Nanobead-based microscope lens 'can offer imaging advances'


Researchers have used nanobeads to create solid 3D superlenses that could improve the capabilities of microscopes.

A team from Bangor University worked alongside Fudan University in China to create minuscule droplet-like lens structures that can be placed on the surfaces being imaged, acting as an additional lens to magnify the surface features.

“Nanobeads have been used to create an innovative new type of microscope lens with the ability to offer enhanced imaging capabilities.“

These spheres break up the light beam and refracts the light, acting as individual torch-like minute beam, extending the resolving ability of the microscope to record-breaking levels and adding fivefold magnification capabilities on top of those offered by existing microscopes.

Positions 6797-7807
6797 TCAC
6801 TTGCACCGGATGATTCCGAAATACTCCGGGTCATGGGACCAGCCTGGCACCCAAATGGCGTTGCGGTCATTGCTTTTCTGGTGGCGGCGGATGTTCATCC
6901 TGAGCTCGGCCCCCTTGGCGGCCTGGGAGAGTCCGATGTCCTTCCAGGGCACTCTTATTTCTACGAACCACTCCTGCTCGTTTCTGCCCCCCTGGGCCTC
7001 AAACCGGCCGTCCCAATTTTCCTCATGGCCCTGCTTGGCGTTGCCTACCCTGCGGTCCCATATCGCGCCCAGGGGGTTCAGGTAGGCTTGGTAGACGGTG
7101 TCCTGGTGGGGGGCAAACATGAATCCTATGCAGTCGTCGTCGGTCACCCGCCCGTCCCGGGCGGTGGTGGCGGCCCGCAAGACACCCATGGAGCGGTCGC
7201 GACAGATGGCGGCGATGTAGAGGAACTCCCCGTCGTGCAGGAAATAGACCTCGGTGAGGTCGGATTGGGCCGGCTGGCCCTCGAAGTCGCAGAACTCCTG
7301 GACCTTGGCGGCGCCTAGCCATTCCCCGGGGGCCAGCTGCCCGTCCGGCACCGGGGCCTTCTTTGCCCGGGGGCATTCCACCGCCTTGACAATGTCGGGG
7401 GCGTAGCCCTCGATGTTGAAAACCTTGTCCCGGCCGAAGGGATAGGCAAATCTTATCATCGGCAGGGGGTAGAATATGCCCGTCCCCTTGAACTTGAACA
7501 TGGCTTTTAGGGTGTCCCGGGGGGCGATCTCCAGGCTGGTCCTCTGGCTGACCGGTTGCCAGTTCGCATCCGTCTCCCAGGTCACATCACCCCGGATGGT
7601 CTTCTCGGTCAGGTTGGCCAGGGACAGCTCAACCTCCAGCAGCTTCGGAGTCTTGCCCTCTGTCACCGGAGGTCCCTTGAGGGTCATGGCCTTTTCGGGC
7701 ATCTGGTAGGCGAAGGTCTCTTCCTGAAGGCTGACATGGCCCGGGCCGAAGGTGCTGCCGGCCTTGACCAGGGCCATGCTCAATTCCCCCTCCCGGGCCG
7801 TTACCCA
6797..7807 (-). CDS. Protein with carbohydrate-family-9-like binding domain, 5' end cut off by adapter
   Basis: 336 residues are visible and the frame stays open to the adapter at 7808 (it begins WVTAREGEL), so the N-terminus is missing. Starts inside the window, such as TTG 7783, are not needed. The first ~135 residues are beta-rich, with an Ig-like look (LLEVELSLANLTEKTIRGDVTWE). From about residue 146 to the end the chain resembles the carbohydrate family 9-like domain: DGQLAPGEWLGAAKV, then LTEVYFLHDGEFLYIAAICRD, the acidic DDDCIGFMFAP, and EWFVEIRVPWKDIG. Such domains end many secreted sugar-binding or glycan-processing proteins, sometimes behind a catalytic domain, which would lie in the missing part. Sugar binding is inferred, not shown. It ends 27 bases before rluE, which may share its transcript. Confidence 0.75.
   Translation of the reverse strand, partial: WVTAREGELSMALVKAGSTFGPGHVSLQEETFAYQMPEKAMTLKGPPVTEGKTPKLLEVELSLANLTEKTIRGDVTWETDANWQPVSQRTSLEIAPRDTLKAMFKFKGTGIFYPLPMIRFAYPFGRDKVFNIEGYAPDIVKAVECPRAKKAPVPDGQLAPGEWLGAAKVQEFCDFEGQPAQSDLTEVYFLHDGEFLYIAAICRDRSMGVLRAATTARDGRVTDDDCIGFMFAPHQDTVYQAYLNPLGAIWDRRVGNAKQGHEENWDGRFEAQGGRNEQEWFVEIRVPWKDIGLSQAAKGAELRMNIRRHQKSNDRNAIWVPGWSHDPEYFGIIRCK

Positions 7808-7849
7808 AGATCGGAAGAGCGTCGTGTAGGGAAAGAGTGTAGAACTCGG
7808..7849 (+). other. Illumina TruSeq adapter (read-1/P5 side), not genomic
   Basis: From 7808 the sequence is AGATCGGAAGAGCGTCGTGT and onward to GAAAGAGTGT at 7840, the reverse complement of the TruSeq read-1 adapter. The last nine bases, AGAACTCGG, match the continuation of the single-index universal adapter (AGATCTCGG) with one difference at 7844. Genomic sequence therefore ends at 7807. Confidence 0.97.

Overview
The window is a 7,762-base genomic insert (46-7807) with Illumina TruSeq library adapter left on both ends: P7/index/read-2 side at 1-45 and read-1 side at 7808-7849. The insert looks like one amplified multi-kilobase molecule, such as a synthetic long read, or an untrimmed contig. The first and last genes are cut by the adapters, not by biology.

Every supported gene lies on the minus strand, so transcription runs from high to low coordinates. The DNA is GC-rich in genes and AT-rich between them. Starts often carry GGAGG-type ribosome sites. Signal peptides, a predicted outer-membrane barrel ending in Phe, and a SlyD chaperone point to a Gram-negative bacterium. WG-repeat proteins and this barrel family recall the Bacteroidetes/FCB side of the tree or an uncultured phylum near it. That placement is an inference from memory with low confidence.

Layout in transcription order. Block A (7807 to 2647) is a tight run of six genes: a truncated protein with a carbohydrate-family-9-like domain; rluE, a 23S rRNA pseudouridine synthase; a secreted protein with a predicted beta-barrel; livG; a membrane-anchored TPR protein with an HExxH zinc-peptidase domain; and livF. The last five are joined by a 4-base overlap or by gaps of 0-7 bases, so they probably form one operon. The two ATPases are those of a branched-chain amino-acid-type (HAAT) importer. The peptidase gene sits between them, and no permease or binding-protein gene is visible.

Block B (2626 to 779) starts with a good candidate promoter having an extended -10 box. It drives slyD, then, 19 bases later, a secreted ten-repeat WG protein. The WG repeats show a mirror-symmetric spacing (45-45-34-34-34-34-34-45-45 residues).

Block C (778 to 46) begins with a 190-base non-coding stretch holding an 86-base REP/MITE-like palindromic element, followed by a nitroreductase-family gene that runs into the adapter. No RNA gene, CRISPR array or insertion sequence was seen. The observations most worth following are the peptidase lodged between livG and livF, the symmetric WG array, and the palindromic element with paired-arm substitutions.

Unalterable physical laws of light make it impossible to view objects smaller than 200 nm - the smallest size of bacteria - using a normal microscope alone. Superlenses such as this allow that barrier to be broken, and the team has already used the technology to view information encoded on the surface of a Blu-ray disc for the first time.

Efforts will now be made to adapt the technology for use in biology and medicine applications.

Dr Zengbo Wang at Bangor University said: "This would not require the current use of a combination of dyes and stains and laser light, which change the samples being viewed. The new lens will be used to see germs and viruses not previously visible."

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